Prestige and Identity
a history of the founding of boston college law school
On January 26, 1929 the President of Boston College, Father Dolan, received a memo from Jesuit members of his faculty outlining the mission of the Boston College Law School, set to open that fall. The primary purpose of creating a law school, the memo asserted, was, to “provide a remedy against the subversive influences prevailing in law schools associated with secular institutions in Boston and throughout New England...” This statement reflected a larger tension that Boston College faced as a Catholic university trying to establish its prominence while preserving its religious identity in a modernist age. Located at the center of elite secular education, just a few miles from Harvard University, Boston College historically had provided a stepping stone for the growing Irish catholic immigrant population to enter the middle class. Indeed, through higher education the Jesuits created a symbiotic relationship where they were able to strengthen the influence of the church while advancing the economic and social interests of the Irish catholic population they served.
At the beginning of the 20th century Boston College’s position in the larger academic community and within catholic society was directly challenged by Harvard University’s decision to remove Boston College from the list of schools considered academically acceptable to automatically admit to Harvard Law School. Harvard’s decision sparked a national controversy which publicly highlighted the deficiencies of a Jesuit education in light of the educational reforms occurring in Protestant and secular universities across the country. While the former president of Boston College gave an admirable defense of Jesuit education which was widely praised in catholic and protestant circles, the controversy ultimately took a toll on the reputation of Boston College. Nor could Harvard’s decision be completely written off as simply discrimination or bigotry against Catholics, for Catholics were attending Harvard College in record numbers. Thus, Boston College began the 20th century under siege; forced to defend the merits of a catholic education in the outside academic world and its role as a social stepping stone to its own catholic community.
The founding of Boston College Law School in 1929 must be viewed in this context. As Boston Catholics began to break through the Protestant strongholds in Boston’s elite political and economic markets in the early 20th century, they demanded an education that provided them with greater access to the “upper class”. Increasingly, Harvard University and other non-Catholic schools were attracting Catholic students because they provided an avenue to interact and connect with other elites in New England. In fact, by 1928 Harvard Law School was accepting as many as 20% of Boston College Students. The Jesuits at Boston College soon realized that in order for them to retain their religious influence they needed to re-establish their relevance as an institution which promoted not just excellence in education, but also upward social mobility to a catholic population that had risen in numbers and power.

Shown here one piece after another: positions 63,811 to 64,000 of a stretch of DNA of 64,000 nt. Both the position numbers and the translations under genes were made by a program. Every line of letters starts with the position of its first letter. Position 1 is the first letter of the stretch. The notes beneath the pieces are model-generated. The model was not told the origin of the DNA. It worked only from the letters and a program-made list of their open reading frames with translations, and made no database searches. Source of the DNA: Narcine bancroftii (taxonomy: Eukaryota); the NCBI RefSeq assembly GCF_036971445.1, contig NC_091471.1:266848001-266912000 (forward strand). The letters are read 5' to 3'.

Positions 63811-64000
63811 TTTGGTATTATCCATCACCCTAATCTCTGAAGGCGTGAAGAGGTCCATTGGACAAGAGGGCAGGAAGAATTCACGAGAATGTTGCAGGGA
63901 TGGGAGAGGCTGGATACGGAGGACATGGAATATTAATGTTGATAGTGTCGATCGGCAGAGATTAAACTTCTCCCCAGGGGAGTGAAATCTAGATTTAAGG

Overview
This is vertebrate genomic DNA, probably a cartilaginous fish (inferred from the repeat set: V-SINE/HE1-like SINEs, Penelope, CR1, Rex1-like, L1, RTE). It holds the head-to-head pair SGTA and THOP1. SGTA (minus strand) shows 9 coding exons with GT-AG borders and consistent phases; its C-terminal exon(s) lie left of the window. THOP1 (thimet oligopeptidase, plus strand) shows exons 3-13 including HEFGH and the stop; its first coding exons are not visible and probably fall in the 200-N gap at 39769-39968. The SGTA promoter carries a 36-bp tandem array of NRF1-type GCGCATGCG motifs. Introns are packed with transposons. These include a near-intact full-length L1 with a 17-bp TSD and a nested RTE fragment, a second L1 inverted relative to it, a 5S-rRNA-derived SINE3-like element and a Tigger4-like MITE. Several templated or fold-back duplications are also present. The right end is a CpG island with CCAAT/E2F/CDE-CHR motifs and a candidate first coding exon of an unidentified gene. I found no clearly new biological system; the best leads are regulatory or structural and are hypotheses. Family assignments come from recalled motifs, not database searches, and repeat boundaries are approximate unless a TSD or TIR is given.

Boston College Law School was founded as part of a response to this exodus of catholic students from Jesuit education. The Jesuits had a long tradition of promoting their faith by offering excellent education programs to diverse segments of the population. The Jesuits believed that providing a top notch education that included humanist philosophy would inspire students to follow God, rather then trying to impose doctrinal religious beliefs on possible converts. As such, Boston College sought to follow the age old Jesuit model by establishing a prominent law school that provided a spiritual and religious direction for its graduates that was not present at other secular institutions. However, while the stated reason for the founding of Boston College Law School discussed at the time was to “remedy the subversive influences of secular schools in Boston,” this mission was at odds with Boston College’s larger goal of building a prestigious university capable of attracting top Catholic students. Moreover, the Jesuits realized that Boston College law school needed to do more than simply promote excellence in education- it needed to be a platform for students to advance their economic and social interests. Thus, in order to attract this talent of their catholic base, Boston College was forced to imitate the educational models of secular schools like Harvard Law School rather then remedy their “subversive” influences. As a result, Boston College’s efforts to establish prestigious law programs capable of launching Catholics into the elite came at the expense of Boston College Law School’s religious identity.